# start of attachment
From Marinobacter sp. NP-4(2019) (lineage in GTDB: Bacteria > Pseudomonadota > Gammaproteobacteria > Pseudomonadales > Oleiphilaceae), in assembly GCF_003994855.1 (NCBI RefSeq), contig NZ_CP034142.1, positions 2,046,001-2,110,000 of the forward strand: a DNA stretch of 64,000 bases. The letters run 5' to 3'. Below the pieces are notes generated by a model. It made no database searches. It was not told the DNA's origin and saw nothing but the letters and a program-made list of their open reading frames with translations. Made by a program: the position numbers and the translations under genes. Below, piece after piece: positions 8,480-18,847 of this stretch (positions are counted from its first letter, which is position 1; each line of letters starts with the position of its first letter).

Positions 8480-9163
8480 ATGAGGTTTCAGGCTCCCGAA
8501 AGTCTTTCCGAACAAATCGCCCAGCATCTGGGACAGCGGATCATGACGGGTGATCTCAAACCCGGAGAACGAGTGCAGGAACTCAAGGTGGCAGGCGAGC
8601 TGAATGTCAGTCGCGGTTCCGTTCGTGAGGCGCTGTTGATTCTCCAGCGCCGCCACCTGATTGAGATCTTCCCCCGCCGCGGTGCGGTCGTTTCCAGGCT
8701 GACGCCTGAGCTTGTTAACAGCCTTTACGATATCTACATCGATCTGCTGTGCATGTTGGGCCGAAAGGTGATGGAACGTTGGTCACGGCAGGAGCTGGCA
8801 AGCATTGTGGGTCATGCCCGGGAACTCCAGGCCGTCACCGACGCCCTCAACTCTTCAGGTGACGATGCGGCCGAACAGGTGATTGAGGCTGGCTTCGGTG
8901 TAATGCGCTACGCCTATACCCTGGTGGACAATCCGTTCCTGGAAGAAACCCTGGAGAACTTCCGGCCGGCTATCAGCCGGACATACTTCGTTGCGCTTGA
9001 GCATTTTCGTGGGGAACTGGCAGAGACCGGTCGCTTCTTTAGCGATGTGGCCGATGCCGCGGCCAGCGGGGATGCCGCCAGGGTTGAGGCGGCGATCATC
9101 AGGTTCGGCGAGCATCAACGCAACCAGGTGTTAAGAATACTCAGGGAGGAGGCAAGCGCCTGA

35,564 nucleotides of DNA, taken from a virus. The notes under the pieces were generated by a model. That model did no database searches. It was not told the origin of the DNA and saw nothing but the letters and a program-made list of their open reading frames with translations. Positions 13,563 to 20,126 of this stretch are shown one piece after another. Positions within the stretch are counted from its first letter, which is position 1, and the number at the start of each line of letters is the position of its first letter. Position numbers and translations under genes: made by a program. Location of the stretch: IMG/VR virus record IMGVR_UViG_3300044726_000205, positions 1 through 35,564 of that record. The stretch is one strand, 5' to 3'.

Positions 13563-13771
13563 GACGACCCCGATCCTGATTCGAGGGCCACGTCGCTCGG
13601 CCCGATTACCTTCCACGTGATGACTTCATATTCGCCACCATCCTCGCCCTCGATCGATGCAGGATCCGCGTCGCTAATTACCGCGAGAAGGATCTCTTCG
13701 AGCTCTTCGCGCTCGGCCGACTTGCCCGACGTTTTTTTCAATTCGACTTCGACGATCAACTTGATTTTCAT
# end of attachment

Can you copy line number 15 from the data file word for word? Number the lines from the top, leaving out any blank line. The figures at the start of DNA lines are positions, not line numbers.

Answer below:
13701 AGCTCTTCGCGCTCGGCCGACTTGCCCGACGTTTTTTTCAATTCGACTTCGACGATCAACTTGATTTTCAT